- Watch What They Eat & Drink—Consuming foods high in sugar or starch may give kids momentary satisfaction…but these substances also feed the harmful bacteria that cause tooth decay. The same goes for sodas, juices and acidic drinks—the major sources of sugar in many children's diets. If you allow sugary snacks, limit them to around mealtimes—that gives the mouth a chance to recover its natural balance.
- Keep Up the Good Work—That means brushing twice a day and flossing at least once a day, every single day. If motivation is an issue, encourage your kids by letting them pick out a special brush, toothpaste or floss. You can also give stickers, or use a chart to show progress and provide a reward after a certain period of time. And don't forget to give them a good example to follow!
- Get Regular Dental Checkups—This applies to both kids and adults, but it's especially important during the years when they are rapidly growing! Timely treatment with sealants, topical fluoride applications or fillings can often help keep a small problem from turning into a major headache.
Bringing your kids to the dental office early—and regularly—is the best way to set them up for a lifetime of good checkups…even if they're a little nervous at first. Speaking of his youngest child, Alfonso Ribeiro said "I think the first time he was really frightened, but then the dentist made him feel better—and so since then, going back, it's actually a nice experience." Our goal is to provide this experience for every patient.
If you have questions about your child's dental hygiene routine, call the office or schedule a consultation. You can learn more in the Dear Doctor magazine article “How to Help Your Child Develop the Best Habits for Oral Health.”
Although not high on the glamour scale, saliva is nonetheless an important ingredient in a healthy life. This "multi-tasker" fluid helps break down your food for better digestion and supplies antibodies to thwart threatening microorganisms coming in through the mouth.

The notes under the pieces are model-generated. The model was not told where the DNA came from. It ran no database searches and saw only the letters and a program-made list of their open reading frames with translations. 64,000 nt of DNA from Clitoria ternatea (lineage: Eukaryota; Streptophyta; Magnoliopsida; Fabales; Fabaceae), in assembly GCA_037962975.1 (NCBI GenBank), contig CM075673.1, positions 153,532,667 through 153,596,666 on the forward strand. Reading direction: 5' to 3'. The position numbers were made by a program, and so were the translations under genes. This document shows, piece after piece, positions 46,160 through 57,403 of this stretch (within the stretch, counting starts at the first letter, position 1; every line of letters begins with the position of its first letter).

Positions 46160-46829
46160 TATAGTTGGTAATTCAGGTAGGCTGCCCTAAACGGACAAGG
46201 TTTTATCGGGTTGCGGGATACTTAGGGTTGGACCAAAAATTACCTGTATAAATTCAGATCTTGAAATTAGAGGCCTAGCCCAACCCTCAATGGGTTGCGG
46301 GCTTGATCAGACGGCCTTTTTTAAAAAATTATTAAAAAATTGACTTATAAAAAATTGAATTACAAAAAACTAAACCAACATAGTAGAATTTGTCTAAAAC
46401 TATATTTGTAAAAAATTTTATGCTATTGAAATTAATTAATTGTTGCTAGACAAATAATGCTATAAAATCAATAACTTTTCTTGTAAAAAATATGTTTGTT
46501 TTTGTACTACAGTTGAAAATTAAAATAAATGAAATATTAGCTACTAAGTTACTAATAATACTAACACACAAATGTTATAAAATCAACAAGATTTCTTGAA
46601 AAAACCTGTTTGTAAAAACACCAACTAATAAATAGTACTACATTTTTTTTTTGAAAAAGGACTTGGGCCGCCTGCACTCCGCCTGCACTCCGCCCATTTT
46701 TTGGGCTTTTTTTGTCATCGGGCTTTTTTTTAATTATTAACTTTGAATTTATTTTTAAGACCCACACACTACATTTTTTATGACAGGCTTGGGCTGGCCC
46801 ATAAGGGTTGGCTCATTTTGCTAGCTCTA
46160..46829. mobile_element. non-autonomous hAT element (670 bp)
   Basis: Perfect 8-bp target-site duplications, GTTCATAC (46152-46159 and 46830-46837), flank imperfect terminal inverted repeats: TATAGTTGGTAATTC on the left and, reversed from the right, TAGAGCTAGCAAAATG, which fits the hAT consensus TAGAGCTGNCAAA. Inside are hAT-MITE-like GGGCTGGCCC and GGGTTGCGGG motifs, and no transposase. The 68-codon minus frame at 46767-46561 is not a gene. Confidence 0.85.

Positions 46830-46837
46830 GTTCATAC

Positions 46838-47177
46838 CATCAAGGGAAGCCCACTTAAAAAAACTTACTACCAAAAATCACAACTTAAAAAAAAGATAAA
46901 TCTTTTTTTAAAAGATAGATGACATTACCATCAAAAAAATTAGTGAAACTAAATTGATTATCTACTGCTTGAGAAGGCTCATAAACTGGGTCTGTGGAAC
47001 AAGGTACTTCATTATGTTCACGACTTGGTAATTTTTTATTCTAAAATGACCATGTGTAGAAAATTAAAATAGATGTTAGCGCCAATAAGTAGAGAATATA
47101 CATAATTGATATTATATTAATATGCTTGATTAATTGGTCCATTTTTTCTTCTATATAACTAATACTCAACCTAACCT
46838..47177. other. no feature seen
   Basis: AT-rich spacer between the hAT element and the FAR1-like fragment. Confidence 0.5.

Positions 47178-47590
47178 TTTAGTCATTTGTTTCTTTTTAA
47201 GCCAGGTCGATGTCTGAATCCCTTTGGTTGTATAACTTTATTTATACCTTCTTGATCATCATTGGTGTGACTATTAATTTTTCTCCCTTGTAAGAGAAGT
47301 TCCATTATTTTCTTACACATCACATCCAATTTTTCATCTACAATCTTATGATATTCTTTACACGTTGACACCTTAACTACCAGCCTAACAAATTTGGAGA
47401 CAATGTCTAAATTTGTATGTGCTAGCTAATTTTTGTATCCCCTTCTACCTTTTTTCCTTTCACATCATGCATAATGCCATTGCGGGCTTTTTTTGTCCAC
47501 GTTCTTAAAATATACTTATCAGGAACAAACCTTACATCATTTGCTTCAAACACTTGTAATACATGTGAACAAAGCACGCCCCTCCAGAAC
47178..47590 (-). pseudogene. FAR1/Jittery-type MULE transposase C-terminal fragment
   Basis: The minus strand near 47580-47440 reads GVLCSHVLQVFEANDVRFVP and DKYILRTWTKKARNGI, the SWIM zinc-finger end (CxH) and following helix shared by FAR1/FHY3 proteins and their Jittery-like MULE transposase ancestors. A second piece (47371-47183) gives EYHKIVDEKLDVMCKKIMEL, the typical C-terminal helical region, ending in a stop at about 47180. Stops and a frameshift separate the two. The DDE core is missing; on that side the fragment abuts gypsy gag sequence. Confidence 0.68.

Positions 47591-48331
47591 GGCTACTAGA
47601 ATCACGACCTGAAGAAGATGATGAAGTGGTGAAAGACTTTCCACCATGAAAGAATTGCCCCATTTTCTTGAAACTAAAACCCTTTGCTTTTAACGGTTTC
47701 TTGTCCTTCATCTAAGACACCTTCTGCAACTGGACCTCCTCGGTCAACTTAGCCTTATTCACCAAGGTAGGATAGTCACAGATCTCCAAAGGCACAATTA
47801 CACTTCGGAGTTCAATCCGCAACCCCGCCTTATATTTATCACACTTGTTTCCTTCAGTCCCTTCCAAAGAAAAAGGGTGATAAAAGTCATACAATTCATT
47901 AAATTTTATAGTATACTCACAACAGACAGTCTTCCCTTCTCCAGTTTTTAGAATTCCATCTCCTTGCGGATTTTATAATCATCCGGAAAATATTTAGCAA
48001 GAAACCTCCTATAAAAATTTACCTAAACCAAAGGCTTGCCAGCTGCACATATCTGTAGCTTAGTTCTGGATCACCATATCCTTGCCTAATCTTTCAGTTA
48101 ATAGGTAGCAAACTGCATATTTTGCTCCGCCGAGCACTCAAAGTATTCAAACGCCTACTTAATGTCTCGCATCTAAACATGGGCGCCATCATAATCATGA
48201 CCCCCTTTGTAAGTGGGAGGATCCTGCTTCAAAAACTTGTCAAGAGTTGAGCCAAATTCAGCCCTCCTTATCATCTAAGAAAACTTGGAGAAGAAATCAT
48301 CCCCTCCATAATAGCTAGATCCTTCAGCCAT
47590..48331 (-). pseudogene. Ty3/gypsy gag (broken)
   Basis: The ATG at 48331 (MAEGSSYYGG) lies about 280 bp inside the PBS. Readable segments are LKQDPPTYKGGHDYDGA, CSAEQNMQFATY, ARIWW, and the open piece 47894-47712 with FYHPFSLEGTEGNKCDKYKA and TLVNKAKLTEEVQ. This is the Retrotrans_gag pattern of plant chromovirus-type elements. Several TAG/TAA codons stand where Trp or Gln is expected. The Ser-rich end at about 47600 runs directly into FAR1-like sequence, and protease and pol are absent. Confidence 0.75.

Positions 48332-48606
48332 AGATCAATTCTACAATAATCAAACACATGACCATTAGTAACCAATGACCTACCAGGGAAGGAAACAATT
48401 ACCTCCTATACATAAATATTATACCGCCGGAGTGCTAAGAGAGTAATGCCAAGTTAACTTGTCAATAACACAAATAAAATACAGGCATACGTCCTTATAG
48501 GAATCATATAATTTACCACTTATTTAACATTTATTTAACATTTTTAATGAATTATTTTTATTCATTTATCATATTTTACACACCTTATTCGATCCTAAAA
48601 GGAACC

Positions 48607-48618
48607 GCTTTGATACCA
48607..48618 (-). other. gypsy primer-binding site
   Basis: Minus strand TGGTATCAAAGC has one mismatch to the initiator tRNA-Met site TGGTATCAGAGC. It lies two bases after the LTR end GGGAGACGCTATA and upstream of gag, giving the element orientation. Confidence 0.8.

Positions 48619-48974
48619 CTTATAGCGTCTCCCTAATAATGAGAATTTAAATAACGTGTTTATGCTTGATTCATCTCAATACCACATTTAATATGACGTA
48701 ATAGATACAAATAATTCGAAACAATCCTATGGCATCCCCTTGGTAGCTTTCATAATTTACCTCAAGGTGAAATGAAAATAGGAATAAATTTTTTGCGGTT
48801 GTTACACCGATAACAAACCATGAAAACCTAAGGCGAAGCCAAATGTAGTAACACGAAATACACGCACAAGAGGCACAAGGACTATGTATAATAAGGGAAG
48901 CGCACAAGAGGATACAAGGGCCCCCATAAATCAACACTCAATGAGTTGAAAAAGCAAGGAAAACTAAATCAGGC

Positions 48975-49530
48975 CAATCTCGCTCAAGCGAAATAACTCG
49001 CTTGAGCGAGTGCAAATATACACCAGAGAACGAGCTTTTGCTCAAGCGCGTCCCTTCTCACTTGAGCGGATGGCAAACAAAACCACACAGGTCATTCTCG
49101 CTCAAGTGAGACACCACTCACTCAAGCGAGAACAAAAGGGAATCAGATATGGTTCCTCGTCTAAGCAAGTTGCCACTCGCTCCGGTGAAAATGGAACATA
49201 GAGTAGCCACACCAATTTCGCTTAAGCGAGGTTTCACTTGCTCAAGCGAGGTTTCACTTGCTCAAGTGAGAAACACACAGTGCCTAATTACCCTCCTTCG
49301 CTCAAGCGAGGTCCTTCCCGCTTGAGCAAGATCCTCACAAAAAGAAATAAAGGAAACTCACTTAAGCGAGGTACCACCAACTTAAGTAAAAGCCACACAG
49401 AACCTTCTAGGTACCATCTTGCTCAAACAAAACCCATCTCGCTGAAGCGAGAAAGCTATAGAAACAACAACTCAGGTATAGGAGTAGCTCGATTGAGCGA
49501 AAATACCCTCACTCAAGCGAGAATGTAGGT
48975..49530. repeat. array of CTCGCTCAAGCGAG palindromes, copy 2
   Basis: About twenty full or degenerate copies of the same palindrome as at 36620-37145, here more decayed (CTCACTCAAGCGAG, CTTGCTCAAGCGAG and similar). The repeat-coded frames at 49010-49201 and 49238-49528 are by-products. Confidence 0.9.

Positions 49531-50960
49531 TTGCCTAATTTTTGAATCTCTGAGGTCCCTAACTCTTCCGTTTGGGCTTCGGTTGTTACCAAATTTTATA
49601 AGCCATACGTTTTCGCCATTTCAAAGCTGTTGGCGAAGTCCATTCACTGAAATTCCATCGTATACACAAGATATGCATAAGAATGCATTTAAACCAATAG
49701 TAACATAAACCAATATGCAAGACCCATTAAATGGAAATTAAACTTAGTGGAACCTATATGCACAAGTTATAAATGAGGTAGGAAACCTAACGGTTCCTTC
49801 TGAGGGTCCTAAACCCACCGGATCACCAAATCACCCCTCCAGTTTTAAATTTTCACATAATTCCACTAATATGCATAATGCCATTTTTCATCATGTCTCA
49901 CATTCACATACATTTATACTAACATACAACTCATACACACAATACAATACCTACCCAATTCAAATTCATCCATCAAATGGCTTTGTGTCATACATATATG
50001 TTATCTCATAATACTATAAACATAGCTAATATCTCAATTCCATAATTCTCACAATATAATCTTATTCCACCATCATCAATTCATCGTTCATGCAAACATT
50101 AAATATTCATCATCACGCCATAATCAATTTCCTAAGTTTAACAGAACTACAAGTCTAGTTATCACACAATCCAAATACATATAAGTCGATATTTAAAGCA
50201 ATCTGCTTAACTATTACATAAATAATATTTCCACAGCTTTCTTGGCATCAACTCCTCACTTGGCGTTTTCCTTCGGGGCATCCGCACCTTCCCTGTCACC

But perhaps its most important role is to neutralize mouth acid that can erode tooth enamel. Without this buffering action, you're at much greater risk for tooth decay and possible tooth loss.
That's why chronic dry mouth is much more than just an unpleasant feeling. If you're not producing enough saliva, your risk for developing tooth decay (and periodontal disease too) skyrocket.
Here are 3 things you can do to avoid dry mouth and promote healthier saliva flow.
Watch what goes in your mouth. Some foods, beverages and other substances can interfere with saliva production. Caffeine in coffee, sodas and other beverages can cause your body to lose water needed to produce adequate saliva. So can alcohol, which can also further irritate dry tissues. And any type of tobacco use can decrease saliva production and heighten the dry mouth effect, another good reason to kick the habit.
Drink more water. Water is the main ingredient in saliva, so keeping yourself hydrated throughout the day helps ensure a ready supply. Drinking water also helps dilute acid concentrations and washes away leftover food particles that could become a food source for oral bacteria, the main source for mouth acid.
Ask questions about your medications. Many medications can trigger chronic dry mouth including drugs to treat cancer, high blood pressure, depression or allergies. If you have chronic dry mouth, talk with your physician about the medications you're taking and ask if there are any alternatives that have less of an effect. If not, drink more water, especially while taking oral medication.
You can also reduce dry mouth symptoms by using a humidifier while you sleep or using products that boost saliva production. And be sure you're brushing and flossing daily to further reduce your risk of dental disease. Managing dry mouth won't just make your mouth feel better—it will help your teeth and gums stay healthier too.